Objective: In some countries, per se laws for other drugs than alcohol are used to judge drunk and drugged drivers. These blood concentration limits are often derived from experimental studies on traffic relevant behavior of healthy volunteers. Knowledge about how results from experimental studies could be transferred to a real-life setting is missing. The aim of this study was to compare impairment seen in experimental studies to the impairment seen at equivalent concentrations in apprehended drunk and drugged drivers.
Methods: Results from previously performed meta-analyses of experimental studies regarding impairment from alcohol, tetrahydrocannabinol (THC), and benzodiazepines were compared to impairment in apprehended drunk and drugged drivers as judged by a clinical test of impairment. Both experimental studies and real-life cases were divided into 4 groups according to increasing blood drug concentration intervals. The percentage of impaired test results in experimental studies was compared to the percentage of impaired subjects among drivers within the same blood drug concentration window.
Results: For ethanol, the percentage of impaired drivers (n = 1,223) increased from 59% in the lowest drug concentration group to 95% in the highest drug concentration group, compared to 7 and 72% in the respective groups in experimental studies. For THC, the percentage of impaired drivers (n = 950) increased from 42 to 58%, the corresponding numbers being 11 and 42% for experimental studies. For benzodiazepines, the percentage of impaired drivers (n = 245) increased from 46 to 76%, the corresponding numbers being 16 and 60% for experimental studies. The increased odds ratio for impairment between 2 concentration groups was comparable for experimental studies and impaired drivers.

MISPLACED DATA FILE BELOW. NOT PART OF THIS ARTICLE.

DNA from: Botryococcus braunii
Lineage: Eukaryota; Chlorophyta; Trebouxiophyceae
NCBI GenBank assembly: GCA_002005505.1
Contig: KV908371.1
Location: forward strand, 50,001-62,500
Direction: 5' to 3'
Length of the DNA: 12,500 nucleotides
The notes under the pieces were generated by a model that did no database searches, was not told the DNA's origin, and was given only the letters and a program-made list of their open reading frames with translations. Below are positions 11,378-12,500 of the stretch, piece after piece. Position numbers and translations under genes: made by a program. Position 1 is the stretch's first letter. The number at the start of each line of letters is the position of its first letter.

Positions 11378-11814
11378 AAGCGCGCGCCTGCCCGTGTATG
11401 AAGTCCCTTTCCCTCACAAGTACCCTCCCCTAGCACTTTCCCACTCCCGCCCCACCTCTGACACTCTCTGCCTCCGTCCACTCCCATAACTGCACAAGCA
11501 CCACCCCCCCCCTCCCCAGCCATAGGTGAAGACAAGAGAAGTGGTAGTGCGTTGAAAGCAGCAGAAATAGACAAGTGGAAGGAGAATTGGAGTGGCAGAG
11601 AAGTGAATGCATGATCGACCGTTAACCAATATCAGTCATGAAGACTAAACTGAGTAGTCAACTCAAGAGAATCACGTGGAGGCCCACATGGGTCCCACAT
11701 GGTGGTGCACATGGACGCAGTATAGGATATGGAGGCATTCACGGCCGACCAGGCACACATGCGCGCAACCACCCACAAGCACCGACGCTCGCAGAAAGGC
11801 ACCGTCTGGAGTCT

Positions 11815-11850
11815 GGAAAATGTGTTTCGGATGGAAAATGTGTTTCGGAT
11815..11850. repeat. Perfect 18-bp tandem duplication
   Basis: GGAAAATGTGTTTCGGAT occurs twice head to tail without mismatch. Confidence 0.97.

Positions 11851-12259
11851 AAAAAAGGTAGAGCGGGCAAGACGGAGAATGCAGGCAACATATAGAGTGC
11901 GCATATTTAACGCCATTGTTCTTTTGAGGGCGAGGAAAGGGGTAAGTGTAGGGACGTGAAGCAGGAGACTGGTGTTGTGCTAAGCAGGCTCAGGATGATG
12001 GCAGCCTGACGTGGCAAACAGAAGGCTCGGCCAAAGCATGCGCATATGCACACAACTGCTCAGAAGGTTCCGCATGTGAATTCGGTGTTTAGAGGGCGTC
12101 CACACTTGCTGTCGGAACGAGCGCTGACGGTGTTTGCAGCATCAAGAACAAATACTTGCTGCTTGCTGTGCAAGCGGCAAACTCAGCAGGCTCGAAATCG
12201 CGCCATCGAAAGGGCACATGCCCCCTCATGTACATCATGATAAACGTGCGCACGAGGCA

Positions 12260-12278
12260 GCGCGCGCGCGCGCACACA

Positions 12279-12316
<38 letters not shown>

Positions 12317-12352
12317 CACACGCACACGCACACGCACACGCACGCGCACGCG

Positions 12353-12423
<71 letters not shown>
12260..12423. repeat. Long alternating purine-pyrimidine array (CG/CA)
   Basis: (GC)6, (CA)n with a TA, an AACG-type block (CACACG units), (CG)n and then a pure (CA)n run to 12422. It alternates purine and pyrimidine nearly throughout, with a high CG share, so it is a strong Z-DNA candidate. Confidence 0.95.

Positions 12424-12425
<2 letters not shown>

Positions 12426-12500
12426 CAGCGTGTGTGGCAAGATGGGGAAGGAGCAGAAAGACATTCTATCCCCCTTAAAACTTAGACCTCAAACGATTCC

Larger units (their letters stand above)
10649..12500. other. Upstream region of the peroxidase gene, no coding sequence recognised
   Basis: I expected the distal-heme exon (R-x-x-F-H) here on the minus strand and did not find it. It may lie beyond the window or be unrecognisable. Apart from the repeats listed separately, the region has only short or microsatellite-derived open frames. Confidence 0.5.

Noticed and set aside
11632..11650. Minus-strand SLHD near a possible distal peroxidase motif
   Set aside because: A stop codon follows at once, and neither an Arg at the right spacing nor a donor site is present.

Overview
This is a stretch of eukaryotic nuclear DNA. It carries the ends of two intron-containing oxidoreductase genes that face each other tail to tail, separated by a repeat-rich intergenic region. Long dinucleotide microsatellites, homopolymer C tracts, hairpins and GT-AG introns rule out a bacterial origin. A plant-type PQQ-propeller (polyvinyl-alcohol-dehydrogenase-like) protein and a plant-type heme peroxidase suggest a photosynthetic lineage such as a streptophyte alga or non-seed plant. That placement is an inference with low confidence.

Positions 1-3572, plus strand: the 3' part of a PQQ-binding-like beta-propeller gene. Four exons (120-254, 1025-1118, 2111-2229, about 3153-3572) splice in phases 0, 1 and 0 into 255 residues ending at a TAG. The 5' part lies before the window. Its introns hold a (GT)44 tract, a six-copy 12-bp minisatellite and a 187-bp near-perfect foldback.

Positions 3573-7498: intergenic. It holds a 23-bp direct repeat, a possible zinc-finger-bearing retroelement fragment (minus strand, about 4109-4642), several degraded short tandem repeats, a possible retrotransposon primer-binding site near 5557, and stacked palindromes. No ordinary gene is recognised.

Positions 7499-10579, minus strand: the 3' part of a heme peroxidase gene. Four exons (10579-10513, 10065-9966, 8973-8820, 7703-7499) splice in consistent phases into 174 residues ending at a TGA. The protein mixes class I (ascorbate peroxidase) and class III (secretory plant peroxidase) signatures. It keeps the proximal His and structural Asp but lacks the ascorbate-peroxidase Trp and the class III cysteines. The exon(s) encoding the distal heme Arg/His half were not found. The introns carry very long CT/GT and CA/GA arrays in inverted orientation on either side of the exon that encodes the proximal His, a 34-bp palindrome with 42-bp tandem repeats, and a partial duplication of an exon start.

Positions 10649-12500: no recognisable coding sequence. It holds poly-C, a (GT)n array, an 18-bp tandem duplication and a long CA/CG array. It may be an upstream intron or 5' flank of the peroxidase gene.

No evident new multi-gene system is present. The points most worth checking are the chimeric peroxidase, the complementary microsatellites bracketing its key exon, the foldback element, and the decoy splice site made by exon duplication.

Conclusions: Fewer test results indicated impairment in experimental studies compared to impaired drivers in real life when influenced by similar blood concentrations of either ethanol, THC, or benzodiazepines. In addition, a comparable relationship between drug concentration and impairment was seen for both experimental studies and real-life cases. We believe that the present study strengthens the background for using experimental studies to establish fixed concentration limits for drunk and drugged drivers, but experimental studies in an impaired driver population could further expand our knowledge.
Keywords: Impairment; drivers; drugs; experimental studies.